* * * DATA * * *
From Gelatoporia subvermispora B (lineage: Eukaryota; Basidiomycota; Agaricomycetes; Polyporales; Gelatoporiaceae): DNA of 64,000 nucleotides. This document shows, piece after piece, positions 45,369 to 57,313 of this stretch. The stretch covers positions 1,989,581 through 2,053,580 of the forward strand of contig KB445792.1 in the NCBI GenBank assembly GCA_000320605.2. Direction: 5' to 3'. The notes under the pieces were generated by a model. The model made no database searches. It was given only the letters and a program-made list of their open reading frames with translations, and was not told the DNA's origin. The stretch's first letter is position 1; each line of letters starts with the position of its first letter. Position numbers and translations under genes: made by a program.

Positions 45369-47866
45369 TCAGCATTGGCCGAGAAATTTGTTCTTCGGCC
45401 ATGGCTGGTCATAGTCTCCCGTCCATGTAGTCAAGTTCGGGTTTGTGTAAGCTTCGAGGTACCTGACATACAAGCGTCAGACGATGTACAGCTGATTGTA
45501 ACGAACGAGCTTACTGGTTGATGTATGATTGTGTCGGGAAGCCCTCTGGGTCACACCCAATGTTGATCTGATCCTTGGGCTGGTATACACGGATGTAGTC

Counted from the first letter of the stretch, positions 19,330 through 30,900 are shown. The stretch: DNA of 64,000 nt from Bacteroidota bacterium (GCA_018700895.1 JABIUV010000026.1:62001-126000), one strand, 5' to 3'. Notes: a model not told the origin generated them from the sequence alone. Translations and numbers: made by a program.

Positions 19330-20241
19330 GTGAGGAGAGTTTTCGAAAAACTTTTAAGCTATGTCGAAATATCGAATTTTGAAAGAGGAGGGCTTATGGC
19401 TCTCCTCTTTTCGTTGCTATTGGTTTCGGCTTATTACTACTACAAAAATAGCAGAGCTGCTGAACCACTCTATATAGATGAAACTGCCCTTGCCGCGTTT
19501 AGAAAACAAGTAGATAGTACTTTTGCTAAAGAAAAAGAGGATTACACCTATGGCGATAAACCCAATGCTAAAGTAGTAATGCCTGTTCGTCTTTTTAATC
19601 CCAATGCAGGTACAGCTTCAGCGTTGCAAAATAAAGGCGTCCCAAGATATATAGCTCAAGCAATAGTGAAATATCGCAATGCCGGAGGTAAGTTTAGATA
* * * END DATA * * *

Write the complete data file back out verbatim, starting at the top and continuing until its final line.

From Gelatoporia subvermispora B (lineage: Eukaryota; Basidiomycota; Agaricomycetes; Polyporales; Gelatoporiaceae): DNA of 64,000 nucleotides. This document shows, piece after piece, positions 45,369 to 57,313 of this stretch. The stretch covers positions 1,989,581 through 2,053,580 of the forward strand of contig KB445792.1 in the NCBI GenBank assembly GCA_000320605.2. Direction: 5' to 3'. The notes under the pieces were generated by a model. The model made no database searches. It was given only the letters and a program-made list of their open reading frames with translations, and was not told the DNA's origin. The stretch's first letter is position 1; each line of letters starts with the position of its first letter. Position numbers and translations under genes: made by a program.

Positions 45369-47866
45369 TCAGCATTGGCCGAGAAATTTGTTCTTCGGCC
45401 ATGGCTGGTCATAGTCTCCCGTCCATGTAGTCAAGTTCGGGTTTGTGTAAGCTTCGAGGTACCTGACATACAAGCGTCAGACGATGTACAGCTGATTGTA
45501 ACGAACGAGCTTACTGGTTGATGTATGATTGTGTCGGGAAGCCCTCTGGGTCACACCCAATGTTGATCTGATCCTTGGGCTGGTATACACGGATGTAGTC

Counted from the first letter of the stretch, positions 19,330 through 30,900 are shown. The stretch: DNA of 64,000 nt from Bacteroidota bacterium (GCA_018700895.1 JABIUV010000026.1:62001-126000), one strand, 5' to 3'. Notes: a model not told the origin generated them from the sequence alone. Translations and numbers: made by a program.

Positions 19330-20241
19330 GTGAGGAGAGTTTTCGAAAAACTTTTAAGCTATGTCGAAATATCGAATTTTGAAAGAGGAGGGCTTATGGC
19401 TCTCCTCTTTTCGTTGCTATTGGTTTCGGCTTATTACTACTACAAAAATAGCAGAGCTGCTGAACCACTCTATATAGATGAAACTGCCCTTGCCGCGTTT
19501 AGAAAACAAGTAGATAGTACTTTTGCTAAAGAAAAAGAGGATTACACCTATGGCGATAAACCCAATGCTAAAGTAGTAATGCCTGTTCGTCTTTTTAATC
19601 CCAATGCAGGTACAGCTTCAGCGTTGCAAAATAAAGGCGTCCCAAGATATATAGCTCAAGCAATAGTGAAATATCGCAATGCCGGAGGTAAGTTTAGATA